Does modern music negatively influence children Research Paper

Does modern music negatively influence children - Research Paper Example 77 percent of rap music that was studied referred to alcohol and drug abuse, moreover, girls aged between 14 and 18 that watched these music videos were one and half times more likely to drink and use drugs2. Rap music also makes frequent references to guns and shootings, robbery and violence and revenge gang attacks against rival gangs that tend to influence and promote violent behavior. â€Å"Music also affects children’s sexual development, those who listened to music with lyrics that objectified and limited characterizations of sexuality reported a faster progression in their own sexual behavior†3. This is as opposed to children who are taught to listen to classical music by the likes of Mozart and Mendelssohn, which tend to be more successful and college prepared than those that have not been trained to listen to such kind of music4. The argument about whether or not music negatively affects children is inconclusive because, while some findings suggest music, for example, rap advocate violent behavior some findings suggest that music can be used as an anti-violent tool where rap was used for an anti- violence function in South Bronx, New York neighborhoods in the late 1970s5. Music is also considered a stress and anxiety reliever, it is used to destruct the mind from pain and hence calms the listener reliving them from pain stress (Bel Marra Health)6. Hence, an extensive research should be done to conclude concretely whether music has a negative or positive impact on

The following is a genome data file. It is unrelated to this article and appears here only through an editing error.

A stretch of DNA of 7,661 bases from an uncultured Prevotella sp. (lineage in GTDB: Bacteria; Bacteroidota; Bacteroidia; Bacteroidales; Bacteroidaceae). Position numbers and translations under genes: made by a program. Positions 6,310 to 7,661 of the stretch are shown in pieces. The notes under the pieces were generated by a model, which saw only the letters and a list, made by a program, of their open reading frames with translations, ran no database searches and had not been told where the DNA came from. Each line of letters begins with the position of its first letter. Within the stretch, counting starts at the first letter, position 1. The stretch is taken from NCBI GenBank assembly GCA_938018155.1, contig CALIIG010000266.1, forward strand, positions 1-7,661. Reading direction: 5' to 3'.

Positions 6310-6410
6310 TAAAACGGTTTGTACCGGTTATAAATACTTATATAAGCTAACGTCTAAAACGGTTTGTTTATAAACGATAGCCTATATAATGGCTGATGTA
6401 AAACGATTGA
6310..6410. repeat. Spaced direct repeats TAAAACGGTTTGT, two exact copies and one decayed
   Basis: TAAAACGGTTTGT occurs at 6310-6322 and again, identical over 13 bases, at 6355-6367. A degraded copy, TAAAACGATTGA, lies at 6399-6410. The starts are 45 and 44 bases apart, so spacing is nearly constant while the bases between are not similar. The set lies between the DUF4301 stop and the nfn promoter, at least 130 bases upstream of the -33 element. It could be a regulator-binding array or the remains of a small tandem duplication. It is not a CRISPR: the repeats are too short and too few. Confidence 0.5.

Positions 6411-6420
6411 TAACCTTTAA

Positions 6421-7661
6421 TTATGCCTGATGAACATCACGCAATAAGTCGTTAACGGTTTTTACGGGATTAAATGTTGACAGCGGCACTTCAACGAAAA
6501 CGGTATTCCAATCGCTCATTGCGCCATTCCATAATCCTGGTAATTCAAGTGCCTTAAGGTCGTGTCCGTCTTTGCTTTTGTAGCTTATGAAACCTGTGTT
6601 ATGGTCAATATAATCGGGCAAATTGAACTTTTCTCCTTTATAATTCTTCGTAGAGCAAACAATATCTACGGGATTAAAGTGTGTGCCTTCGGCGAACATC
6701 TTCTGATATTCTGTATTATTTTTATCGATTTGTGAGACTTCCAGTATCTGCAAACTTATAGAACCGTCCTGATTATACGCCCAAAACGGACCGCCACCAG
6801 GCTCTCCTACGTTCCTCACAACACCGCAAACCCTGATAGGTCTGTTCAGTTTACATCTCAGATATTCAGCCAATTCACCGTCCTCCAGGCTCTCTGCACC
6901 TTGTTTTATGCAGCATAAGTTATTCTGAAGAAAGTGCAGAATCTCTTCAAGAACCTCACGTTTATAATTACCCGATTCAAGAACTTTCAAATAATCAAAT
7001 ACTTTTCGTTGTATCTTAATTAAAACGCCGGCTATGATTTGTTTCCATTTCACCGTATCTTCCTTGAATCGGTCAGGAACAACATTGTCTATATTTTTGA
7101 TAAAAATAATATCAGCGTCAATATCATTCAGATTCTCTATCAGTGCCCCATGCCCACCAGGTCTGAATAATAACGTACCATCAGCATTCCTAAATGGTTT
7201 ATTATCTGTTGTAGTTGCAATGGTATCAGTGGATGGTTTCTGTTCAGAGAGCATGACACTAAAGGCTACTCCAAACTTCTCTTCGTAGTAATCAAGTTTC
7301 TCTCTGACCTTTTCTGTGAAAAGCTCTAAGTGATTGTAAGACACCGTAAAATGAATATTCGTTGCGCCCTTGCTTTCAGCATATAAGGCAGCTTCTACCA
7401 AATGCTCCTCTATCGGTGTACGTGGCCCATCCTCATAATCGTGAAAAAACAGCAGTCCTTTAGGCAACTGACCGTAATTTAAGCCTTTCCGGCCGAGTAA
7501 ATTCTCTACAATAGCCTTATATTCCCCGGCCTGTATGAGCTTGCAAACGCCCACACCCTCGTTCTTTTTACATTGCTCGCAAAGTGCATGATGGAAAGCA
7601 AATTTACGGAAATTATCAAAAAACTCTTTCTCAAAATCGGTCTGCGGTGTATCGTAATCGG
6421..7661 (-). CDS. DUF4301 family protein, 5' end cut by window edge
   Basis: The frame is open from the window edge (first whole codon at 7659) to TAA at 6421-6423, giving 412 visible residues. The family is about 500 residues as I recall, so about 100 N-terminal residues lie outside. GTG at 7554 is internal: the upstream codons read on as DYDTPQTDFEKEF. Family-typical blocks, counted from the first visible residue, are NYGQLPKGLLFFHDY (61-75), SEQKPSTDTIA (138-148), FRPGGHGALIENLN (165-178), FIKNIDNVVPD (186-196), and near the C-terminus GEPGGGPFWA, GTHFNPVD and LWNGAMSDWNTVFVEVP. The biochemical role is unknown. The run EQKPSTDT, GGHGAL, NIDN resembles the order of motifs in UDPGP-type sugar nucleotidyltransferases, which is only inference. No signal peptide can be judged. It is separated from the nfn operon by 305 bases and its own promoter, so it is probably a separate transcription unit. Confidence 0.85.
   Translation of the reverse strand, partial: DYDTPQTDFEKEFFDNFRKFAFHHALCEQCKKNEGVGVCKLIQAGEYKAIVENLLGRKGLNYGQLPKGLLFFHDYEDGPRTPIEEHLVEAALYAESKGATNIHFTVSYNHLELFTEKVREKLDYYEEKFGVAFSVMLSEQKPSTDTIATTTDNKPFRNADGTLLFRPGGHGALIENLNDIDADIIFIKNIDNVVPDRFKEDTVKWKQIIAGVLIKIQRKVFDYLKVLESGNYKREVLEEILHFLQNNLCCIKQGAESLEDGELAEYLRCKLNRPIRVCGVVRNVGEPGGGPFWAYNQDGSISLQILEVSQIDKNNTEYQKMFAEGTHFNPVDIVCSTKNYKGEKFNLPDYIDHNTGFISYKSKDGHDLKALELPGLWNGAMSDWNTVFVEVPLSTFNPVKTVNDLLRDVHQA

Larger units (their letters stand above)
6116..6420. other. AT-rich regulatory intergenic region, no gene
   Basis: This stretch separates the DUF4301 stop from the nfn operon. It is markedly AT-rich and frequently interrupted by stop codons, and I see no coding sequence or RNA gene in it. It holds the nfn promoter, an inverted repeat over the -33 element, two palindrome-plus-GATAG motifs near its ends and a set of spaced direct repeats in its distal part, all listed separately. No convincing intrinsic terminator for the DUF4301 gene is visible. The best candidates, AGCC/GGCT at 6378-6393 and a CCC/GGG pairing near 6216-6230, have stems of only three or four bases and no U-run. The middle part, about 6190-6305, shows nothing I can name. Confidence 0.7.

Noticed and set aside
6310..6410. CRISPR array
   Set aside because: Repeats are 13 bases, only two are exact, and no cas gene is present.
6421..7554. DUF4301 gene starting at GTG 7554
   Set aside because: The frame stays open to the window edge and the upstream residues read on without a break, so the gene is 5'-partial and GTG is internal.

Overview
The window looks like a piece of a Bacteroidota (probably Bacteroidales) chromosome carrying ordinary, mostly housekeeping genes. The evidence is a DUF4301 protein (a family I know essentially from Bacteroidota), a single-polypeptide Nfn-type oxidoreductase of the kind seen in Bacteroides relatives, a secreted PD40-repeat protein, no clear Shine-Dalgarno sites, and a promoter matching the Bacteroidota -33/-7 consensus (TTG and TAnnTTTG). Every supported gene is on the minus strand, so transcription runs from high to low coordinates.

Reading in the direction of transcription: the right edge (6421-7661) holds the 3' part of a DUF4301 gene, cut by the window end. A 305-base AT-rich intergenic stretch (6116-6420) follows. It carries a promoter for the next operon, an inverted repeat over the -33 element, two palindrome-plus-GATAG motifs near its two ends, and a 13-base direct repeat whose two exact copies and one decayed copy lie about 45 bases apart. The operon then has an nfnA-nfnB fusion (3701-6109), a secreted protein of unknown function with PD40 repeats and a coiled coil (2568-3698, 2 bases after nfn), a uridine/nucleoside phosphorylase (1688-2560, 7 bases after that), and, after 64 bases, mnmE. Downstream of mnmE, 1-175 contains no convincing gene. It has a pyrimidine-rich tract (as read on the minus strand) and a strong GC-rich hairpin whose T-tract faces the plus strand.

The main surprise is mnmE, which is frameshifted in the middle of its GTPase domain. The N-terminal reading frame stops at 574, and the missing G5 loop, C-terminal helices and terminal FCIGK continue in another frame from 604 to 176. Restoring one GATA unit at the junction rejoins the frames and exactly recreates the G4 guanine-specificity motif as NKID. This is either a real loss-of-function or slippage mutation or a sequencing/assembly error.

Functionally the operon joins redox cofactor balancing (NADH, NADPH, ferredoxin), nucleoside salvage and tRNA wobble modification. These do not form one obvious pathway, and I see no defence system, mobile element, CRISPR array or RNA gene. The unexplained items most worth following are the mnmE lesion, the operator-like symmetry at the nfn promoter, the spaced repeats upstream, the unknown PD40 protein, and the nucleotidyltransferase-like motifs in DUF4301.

Sunday, February 2, 2020

Exam 5 Essay Example | Topics and Well Written Essays - 500 words

Exam 5 - Essay Example Filing a complaint is the first step in every case including the sexual assault one. In order for the case to proceed to trial, the victim must be deemed credible when reporting of the sexual assault. The credibility will go ahead and assist when it comes to seeking testimony. Evidence even a little strengthens the credibility of the victim. If the victim is deemed credible, then the case will go to trial and given priority, if not, it will be rejected at this stage (Chancellor, 2012). When victims report of sexual assault to a police station, they record official statements. During trial, the victim is asked to narrate the events following the sexual assault and this is also recorded. The narration of the story and recording may be carried out several times and then all these official documents are compared for consistency. If the prosecutor finds any inconsistencies or discrepancies in these statements, then this is a good reason to reject the sexual assault case by first discrediting the allegations and then filing for the case to be thrown aside. The victim must therefore ensure that they stick to the details of the first statement recorded at the police station. If the victim passes this stage successfully and the statements in all the official documents match, then the case moves on to prosecution through by calling witnesses and presenting evidence of the sexual assault. In every different kind of sexual assault, there are certain behaviors that accompany them and which are known by the prosecutor. During examination or cross examination of the victim in court, some of these behaviors (depending on the type of sexual assault) are expected to be provided Failure to do this or divert from the â€Å"typified behavior of the assault† leads to discrediting of the statement and evidence and the whole case based in credibility issues. Based on the three methods based above, the one thing which is common in all the three and which is what really leads to the

Saturday, January 25, 2020

Planning and Compulsory Act 2004 | Evaluation